Parents Who Think Delaying Kindergarten a Year Gives Kids a Head-Start Need to Read This
Does it seem like more and more parents are keeping their autumn-born children home from school for an extra year before they enroll them in kindergarten? It’s not in your head. Statistics show that more kids than ever are 6 instead of 5 when entering school these days.
The rationale makes sense. Parents generally want to give their kids the best chance, right? Why not start them a year later when they’re in that questionable, when-do-I-start-them time frame?
I had to confront this issue when my eldest started school. Her birthday is September 26. Her school’s cutoff date was September 1, but they allowed potential students to test in early, so long as his or her birthday was before December 1. We tested, she got in, and she started kindergarten a few weeks before her fifth birthday.
She is now the third youngest in her fifth grade class, and there are kids that are a full year or more older than her. And you know what? She’s doing just fine. I won’t lie ... some things have been more difficult throughout the years than if she’d had that extra year ... but nothing major. She gets good grades, she has great friends, and overall she is a spectacular kid.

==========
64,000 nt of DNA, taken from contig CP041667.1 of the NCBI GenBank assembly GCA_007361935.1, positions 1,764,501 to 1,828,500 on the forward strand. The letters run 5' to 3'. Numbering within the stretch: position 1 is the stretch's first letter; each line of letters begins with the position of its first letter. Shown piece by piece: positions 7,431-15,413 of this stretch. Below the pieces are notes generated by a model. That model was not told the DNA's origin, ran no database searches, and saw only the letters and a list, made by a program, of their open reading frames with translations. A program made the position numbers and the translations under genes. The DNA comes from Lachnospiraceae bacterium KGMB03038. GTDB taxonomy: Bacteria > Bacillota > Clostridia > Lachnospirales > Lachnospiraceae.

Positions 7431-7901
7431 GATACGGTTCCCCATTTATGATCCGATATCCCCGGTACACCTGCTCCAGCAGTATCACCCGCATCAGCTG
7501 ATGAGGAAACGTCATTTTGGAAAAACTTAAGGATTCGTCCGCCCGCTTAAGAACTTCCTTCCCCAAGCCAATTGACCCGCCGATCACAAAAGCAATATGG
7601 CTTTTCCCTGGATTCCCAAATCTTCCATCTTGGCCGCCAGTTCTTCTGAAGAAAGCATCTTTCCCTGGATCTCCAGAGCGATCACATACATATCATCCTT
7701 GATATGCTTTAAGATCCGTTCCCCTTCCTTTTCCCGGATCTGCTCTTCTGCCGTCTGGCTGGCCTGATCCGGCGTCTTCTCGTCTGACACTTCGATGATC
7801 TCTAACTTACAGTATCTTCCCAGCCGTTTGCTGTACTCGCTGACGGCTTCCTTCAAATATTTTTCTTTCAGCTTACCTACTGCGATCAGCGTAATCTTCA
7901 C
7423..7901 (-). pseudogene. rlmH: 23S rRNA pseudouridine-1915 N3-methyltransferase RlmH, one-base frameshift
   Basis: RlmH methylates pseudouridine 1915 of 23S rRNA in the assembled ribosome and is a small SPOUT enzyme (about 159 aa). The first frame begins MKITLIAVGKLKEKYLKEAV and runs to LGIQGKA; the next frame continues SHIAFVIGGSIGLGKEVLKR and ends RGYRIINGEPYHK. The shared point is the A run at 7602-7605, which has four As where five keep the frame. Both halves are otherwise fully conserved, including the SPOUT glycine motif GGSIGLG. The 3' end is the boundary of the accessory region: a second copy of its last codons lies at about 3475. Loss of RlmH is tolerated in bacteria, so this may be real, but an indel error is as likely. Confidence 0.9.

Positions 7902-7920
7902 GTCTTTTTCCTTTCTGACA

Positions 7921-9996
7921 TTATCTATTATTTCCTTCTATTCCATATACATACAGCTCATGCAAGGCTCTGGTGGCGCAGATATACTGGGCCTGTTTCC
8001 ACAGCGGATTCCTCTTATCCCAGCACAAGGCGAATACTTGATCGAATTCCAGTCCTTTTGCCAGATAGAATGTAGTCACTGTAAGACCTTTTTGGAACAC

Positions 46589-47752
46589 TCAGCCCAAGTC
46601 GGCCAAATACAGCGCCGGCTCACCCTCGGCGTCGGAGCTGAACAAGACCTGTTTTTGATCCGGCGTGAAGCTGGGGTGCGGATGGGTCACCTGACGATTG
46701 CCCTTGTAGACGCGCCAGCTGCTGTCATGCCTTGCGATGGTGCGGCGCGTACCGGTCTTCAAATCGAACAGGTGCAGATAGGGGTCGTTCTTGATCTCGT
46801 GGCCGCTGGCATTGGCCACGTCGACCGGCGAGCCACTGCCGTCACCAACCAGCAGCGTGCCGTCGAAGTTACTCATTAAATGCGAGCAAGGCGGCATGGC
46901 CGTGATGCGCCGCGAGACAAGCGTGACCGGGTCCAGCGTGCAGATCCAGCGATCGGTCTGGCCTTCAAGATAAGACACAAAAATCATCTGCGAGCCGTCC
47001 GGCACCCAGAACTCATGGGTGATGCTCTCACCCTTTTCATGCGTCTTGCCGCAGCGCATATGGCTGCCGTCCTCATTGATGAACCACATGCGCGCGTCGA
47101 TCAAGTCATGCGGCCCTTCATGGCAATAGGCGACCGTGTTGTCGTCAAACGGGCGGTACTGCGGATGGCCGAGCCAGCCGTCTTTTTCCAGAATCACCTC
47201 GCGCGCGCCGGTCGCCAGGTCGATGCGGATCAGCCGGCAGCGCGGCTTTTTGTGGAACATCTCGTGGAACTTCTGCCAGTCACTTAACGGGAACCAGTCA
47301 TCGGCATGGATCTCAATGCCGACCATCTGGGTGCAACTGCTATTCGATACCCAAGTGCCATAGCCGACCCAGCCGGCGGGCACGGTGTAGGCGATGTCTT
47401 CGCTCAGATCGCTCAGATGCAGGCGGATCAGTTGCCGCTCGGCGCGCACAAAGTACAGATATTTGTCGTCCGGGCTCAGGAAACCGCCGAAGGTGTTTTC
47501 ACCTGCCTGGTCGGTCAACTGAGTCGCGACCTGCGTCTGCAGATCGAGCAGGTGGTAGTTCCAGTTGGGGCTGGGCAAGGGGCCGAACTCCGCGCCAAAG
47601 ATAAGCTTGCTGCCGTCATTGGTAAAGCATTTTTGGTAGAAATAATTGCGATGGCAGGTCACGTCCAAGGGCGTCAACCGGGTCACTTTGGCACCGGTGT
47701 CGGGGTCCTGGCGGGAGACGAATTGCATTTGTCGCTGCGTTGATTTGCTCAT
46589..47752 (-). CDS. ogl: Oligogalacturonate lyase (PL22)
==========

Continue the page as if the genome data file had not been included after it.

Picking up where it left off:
But still there’s that worry that runs in the back of my brain (because I’m a mom and that’s what we do -- duh) that I have somehow done her wrong by starting her in school earlier rather than later.
So you can imagine how excited I was to find out that several long-term studies have recently come to light that show that younger students typically fare better later in life than older students do.
Think about it ... there is an almost un-doubtable advantage for a 6-year-old over a 5-year-old in the same kindergarten classroom. But what’s the difference between a 25-year-old and a 26-year-old in the workplace? Who do you think is likelier to fare better at that point ... the 26-year-old that was always ‘advanced’ in school, or the 25-year-old that always had to work a bit harder to keep up?
I’m sure it’s not a hard and fast rule, but I’m glad to know that some of the more difficult aspects of being among the youngest in class might actually be to my daughter's benefit someday.
Do you have an older or younger student in their grade?
What made you decide to enroll them in school when you did?